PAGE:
When approaching any analysis of social conditioning, one must acknowledge that we (people) are the sources of its results. We condition each other. We create and perpetuate and sustain the society which encourages people to fit a certain mold, have a certain job, be a certain way, etc.
We enable a society that requires approval, and in doing so we enable a society that calls for shame and guilt when that approval is not met.
But we can also be the people who love and accept each other for being exactly who we are—no approval or standards necessary.
Instead of placing ourselves under norms and expectations, we can simply love. (Radical thinking, I know.)
So consider the people with whom you spend your time: Are they pushing you in any way to be anything other than yourself, burying you with shame (either discreetly or straightforwardly) for not being successful with your attempts? Have these people hurt you in the past and somehow convinced you (with direct accusations or with actions implying blame) that it’s your fault?
If so, do yourself a favor: Don’t spend time with them.
Don’t spend time with those who manipulate you to feel that your existence is reason enough to apologize, because 1) that’s not true and 2) that’s not love. Love is being accepted and appreciated for who you are without conditions or restrictions. Love is being seen in your entirety without hearing “I wish you were different.”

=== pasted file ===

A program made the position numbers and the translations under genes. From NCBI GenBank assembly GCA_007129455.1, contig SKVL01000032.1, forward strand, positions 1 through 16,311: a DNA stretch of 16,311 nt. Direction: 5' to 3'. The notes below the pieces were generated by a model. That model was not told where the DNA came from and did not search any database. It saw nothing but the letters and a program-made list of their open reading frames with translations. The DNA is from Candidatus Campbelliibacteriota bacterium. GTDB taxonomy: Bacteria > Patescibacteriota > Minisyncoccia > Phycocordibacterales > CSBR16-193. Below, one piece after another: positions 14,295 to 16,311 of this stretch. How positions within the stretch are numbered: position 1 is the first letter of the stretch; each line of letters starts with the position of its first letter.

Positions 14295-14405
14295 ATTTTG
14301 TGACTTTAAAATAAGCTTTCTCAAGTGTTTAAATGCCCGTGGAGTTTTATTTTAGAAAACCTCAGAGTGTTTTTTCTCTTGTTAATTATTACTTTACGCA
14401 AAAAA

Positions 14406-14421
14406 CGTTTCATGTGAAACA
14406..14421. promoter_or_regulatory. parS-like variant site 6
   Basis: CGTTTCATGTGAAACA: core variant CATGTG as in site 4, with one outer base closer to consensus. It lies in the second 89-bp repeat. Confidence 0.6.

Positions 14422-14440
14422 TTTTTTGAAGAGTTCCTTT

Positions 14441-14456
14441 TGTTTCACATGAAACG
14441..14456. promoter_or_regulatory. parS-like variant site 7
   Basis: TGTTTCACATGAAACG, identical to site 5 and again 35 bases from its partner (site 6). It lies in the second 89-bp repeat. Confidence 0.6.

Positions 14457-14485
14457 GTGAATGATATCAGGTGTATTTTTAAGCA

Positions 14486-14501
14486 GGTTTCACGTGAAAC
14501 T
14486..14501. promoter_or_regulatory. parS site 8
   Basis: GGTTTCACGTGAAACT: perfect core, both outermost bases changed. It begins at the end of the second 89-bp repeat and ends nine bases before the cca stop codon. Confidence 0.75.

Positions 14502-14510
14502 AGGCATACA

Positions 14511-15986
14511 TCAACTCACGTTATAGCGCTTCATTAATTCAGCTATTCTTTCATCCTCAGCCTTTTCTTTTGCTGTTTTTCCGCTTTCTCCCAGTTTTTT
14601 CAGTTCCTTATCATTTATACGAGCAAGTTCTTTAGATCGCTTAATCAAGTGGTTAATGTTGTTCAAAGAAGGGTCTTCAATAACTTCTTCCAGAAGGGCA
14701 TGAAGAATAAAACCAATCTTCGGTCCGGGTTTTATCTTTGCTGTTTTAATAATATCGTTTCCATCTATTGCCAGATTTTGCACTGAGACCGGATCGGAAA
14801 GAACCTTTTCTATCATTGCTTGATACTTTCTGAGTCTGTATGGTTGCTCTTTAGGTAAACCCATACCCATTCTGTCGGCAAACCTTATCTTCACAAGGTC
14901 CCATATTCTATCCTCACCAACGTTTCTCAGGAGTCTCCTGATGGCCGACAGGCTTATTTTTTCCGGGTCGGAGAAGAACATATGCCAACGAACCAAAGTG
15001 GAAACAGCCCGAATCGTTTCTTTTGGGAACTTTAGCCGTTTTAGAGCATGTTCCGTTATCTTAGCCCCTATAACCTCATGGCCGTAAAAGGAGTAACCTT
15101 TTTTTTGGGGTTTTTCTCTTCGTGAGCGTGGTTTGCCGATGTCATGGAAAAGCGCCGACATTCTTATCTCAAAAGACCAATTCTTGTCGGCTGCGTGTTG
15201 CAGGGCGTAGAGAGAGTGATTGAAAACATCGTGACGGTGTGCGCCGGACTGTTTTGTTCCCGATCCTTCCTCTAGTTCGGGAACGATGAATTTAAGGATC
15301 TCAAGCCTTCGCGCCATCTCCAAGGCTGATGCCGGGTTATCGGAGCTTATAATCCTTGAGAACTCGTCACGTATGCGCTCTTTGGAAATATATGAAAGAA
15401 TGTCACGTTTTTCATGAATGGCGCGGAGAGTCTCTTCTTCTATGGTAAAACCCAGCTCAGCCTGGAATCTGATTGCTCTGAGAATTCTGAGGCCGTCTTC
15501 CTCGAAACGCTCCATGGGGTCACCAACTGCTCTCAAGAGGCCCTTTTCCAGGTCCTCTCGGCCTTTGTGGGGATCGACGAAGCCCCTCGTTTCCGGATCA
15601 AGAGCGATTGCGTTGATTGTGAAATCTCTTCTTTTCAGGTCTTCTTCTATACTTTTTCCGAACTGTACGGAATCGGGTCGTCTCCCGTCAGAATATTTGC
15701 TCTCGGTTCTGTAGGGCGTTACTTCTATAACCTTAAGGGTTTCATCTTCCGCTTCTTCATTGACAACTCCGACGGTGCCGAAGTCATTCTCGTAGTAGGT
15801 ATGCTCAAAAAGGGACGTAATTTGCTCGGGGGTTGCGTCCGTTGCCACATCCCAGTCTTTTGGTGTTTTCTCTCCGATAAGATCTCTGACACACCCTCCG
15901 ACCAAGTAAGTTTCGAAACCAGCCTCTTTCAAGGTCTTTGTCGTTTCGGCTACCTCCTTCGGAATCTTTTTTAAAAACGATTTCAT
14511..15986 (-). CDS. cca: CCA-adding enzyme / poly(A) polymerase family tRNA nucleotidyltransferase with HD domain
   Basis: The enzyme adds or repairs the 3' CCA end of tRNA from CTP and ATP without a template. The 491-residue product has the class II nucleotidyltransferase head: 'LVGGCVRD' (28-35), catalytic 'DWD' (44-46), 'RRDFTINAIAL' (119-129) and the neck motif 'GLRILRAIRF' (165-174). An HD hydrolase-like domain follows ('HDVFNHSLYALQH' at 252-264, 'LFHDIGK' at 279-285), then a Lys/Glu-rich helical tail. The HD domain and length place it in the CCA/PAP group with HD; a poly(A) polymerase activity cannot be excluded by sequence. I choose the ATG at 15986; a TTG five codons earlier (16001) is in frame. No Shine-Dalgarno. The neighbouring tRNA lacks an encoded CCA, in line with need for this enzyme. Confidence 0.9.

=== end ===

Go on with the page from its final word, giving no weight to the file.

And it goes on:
Because those who truly love you will thrive off of your unsuppressed, uninhibited, totally liberated you-ness. So don’t you dare waste yourself away by spending time with anyone who encourages you to stifle the brilliance that you are.
I may know relatively little about the world and life and the things we’re “supposed” to do here, but something tells me that we are not here to apologize. Something deep within me has come to understand that life cannot be fully lived through an apologetic existence—that there is love to be missed and joy to be left untouched if we walk this earth only offering the words “I’m sorry.”
So consider this a necessary change. Be not sorry, and say it.
Say it out loud, say it with what you do—say it with how you choose to live your precious life.
Keep saying it, and someday you’ll believe it. And when that day comes, you’ll realize that being who you are is an epically beautiful gift that’s been overlooked and underappreciated with a lifetime of sorries; but you’ll also smile, because those days are gone.
You’ll smile because you’ll feel the freedom that comes with being who you are. And you won’t be sorry about it.
*I am aware that there are other causes—abuse, trauma, etc.—for such a psychological effect; however, the intent of this article was more to shed light on the effects of perceived social norms and conditioning.
More awesome from Sara:
Author: Sara Rodriguez
Editor: Renée Picard
Photo: simajr at Flickr